At the end of the fleadh week, fiddler Frankie Gavin took the stage with his new ensemble and of four fiddles, known as “the Provenance,” joined by singer-songwriter Karan Casey and her band. Both Casey and Gavin have become legends of their respective trades over the past two decades, both having recently embarked on new music projects—the Provenance for Gavin and a recent album release, “Hieroglyphs that Tell the Tale,” for Casey, praised by the Echo’s Daniel Neely.
The Drogheda fleadh contained a sense not only of tradition and legacy, but also of mystery and history. The festival’s agenda involved tours of the mystical and historically rich Boyne Valley. What’s more, the festival harkened back to music of centuries long past, particularly with Eleanor McEvoy’s sold out concert, where she showcased her new album, the Thomas Moore Project. In this new musical endeavor, McEvoy reimagines and reinterprets the poems and melodies of early 19th-century of composer and writer Thomas Moore—the most famous Irish musician of his day. Jane Austen fans, for instance, may be interested to learn that ladies in English Regency drawing rooms were often singing Moore’s Irish melodies. McEvoy has reached back into history’s distant past to re-insert those tunes into our cultural memory. That kind of creative preservation is the precise energy of an event like the fleadh—when history comes so vividly to life that it no longer feels like history at all. The marriage of Irish poetry and Irish musical reinvention is becoming something of a trend: like McEvoy, singer Christine Tobin has created an entire show around Yeats’s poetry, called “Sailing to Byzantium,” recently featured at the New York Irish Repertory Theatre.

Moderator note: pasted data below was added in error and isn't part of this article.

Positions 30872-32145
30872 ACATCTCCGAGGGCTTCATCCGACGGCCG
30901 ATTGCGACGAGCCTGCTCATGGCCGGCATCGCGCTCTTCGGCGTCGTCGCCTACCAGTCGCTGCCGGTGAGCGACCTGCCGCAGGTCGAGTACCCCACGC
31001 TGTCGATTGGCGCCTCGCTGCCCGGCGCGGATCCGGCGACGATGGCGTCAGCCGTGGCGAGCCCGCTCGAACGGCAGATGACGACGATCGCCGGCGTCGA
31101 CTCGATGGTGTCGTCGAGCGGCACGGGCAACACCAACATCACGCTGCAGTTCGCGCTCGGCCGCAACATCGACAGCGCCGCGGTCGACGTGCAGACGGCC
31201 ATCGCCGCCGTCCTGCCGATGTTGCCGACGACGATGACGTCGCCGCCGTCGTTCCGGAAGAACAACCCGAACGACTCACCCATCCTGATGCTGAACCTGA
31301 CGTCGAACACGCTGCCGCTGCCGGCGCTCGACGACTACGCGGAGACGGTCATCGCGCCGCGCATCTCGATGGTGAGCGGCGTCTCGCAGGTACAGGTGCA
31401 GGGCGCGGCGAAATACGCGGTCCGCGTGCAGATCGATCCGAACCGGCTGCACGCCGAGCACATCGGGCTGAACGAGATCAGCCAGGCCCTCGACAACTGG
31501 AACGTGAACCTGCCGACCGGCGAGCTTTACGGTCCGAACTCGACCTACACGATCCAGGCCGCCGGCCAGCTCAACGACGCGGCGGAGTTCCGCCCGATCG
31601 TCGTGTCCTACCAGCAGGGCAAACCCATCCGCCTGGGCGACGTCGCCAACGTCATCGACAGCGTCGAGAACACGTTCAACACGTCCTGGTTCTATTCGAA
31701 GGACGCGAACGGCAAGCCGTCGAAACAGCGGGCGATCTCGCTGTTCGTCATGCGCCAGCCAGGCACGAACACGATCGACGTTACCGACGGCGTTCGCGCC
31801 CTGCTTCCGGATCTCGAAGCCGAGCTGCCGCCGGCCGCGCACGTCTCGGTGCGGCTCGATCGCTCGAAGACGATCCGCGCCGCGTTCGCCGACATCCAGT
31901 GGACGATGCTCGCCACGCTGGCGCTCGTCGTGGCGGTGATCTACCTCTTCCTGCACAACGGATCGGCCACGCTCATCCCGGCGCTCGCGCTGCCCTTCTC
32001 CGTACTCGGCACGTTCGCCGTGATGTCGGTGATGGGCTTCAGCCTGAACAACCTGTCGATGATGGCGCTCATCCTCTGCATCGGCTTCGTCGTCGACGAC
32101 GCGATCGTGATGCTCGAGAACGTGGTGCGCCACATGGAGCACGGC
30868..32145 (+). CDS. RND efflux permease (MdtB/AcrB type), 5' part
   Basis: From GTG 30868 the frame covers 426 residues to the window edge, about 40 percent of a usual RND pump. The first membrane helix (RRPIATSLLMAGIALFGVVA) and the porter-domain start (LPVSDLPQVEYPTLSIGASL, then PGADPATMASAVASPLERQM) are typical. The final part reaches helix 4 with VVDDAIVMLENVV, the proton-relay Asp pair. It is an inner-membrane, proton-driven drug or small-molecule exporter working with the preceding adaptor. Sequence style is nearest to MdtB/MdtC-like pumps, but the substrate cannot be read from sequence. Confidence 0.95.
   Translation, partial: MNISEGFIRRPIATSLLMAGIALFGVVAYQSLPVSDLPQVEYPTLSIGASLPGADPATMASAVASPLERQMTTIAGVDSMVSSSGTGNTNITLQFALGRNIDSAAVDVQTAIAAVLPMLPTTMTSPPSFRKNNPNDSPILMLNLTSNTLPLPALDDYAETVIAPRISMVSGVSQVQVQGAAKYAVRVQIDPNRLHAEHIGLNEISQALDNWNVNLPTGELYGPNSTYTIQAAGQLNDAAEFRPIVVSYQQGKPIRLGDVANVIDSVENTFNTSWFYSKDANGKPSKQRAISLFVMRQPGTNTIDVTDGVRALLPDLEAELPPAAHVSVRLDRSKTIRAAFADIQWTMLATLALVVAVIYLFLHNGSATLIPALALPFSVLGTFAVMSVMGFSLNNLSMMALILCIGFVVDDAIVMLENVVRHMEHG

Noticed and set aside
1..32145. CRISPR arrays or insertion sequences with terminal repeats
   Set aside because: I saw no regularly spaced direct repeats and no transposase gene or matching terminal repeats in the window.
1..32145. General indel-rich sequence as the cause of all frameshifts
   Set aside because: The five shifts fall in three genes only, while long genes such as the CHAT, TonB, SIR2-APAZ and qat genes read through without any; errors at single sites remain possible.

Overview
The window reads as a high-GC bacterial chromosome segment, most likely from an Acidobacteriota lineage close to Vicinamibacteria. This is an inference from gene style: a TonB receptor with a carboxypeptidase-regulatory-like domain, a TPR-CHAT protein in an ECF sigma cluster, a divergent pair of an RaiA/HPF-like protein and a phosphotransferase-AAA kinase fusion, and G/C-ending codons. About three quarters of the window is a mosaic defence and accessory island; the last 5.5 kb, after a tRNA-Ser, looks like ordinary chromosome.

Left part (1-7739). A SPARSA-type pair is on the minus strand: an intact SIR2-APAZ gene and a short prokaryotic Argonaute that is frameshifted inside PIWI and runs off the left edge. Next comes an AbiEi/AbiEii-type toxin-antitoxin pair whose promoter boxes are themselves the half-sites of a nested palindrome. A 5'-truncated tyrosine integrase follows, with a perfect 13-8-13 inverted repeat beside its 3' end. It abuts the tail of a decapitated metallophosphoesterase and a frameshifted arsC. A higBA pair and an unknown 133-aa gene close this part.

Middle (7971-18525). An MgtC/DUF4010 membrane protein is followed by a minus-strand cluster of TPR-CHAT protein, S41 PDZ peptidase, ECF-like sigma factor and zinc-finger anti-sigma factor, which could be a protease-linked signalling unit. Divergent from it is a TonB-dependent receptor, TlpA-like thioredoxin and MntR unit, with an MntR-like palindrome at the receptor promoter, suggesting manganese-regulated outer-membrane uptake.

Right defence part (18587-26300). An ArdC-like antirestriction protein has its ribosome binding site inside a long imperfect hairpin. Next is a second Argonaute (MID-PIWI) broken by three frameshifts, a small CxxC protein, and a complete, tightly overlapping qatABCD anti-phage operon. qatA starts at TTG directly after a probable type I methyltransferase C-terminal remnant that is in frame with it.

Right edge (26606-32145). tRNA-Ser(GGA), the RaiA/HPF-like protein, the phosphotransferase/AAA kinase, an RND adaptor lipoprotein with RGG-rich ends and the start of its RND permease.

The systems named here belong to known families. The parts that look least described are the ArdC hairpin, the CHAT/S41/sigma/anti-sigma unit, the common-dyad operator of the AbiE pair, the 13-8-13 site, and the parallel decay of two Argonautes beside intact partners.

All this, however, is but a small sampling of a vast array of talented musicians, both well-known and not, who performed at the fleadh this year in pubs, concerts, competition, and FleadhTV on TG4. Drogheda reminded me just how many phenomenal Irish traditional bands there are today—too many to count, too many, even, for me to review in the column, and certainly too many for the number of stages across the country. But thankfully in Drogheda, stages are not needed to accommodate talent—a sidewalk will do just fine. Among those performers I’ve already mentioned, were a number of other names familiar to trad and Irish folk lovers: Altan, John Doyle and Mick McAuley, Goitse, Cúig, Líadan, the new folk-electro fusion Thanks Brother (Roisin O and John Broe), Scottish songwriter Kris Drever, and the equally legendary Dónal Lunny. Even Kate Rusby made a quick appearance on Fleadh TV.
If you’re feeling like you missed out on the fleadh fun in Drogheda, don’t fret—a large sampling of the tunes and talent is available through FleadhTV on Facebook and YouTube. So even as the week of Irish music across the globe winds down, we can still relive the revelry on the virtual stage.